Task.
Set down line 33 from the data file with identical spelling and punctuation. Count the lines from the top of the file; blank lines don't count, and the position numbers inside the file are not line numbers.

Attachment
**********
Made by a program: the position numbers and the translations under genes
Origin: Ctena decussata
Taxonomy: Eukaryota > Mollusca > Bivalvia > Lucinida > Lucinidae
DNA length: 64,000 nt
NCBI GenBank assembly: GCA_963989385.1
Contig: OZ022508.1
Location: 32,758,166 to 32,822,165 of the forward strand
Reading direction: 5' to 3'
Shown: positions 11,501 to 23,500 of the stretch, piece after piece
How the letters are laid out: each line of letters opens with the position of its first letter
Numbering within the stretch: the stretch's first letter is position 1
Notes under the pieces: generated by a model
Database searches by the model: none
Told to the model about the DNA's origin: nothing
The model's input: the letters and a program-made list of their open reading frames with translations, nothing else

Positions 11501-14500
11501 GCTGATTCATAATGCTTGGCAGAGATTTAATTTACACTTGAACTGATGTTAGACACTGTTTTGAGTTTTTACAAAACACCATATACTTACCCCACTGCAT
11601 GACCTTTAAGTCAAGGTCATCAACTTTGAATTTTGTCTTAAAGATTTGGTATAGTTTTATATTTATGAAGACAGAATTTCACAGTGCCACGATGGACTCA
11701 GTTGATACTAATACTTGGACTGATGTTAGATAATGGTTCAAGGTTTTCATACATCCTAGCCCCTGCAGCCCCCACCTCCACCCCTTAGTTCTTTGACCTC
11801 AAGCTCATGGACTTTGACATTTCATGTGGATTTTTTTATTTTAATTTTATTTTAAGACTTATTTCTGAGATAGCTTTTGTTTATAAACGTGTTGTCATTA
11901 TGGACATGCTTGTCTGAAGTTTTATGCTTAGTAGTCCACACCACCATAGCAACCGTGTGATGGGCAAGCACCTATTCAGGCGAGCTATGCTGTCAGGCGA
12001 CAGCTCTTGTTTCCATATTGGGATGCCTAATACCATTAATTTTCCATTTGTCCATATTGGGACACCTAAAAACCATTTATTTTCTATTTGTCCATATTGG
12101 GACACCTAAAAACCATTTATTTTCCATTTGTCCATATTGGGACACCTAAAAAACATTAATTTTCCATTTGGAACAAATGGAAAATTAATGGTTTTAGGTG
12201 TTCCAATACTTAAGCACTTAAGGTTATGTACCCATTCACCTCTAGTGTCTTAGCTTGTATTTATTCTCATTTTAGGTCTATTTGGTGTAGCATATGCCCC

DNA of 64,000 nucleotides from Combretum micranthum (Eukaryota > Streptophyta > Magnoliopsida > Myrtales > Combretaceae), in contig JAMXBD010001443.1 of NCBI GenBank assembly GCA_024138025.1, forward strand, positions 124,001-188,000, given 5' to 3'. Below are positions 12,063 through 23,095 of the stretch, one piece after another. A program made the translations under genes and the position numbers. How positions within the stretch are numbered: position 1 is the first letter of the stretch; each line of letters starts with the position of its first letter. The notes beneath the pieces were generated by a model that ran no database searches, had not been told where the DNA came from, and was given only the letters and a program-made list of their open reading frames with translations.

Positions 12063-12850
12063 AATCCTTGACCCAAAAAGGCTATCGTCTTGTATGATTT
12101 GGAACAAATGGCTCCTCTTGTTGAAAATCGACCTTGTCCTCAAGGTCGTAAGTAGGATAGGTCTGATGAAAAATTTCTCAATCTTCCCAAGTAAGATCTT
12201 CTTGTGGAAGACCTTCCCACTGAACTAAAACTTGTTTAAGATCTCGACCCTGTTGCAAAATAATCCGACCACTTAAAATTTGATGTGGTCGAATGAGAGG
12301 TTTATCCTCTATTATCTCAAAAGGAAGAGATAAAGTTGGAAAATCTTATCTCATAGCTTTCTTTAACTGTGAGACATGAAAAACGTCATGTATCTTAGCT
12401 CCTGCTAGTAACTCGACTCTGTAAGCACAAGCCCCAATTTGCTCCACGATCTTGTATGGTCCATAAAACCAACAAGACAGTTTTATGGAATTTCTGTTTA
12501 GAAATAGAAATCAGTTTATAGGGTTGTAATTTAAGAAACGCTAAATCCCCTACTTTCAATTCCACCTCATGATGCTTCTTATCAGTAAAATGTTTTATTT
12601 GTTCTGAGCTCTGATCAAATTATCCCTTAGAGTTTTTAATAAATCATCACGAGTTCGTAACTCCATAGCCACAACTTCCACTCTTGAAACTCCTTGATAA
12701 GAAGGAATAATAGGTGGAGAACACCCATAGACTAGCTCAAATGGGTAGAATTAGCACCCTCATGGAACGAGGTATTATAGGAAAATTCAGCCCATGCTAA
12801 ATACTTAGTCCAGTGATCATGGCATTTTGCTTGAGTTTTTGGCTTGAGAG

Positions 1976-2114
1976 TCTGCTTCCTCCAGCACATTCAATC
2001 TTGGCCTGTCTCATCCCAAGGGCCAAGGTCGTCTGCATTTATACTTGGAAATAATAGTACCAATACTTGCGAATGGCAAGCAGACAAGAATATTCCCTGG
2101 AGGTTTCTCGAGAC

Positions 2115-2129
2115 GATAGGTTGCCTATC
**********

12601 GTTCTGAGCTCTGATCAAATTATCCCTTAGAGTTTTTAATAAATCATCACGAGTTCGTAACTCCATAGCCACAACTTCCACTCTTGAAACTCCTTGATAA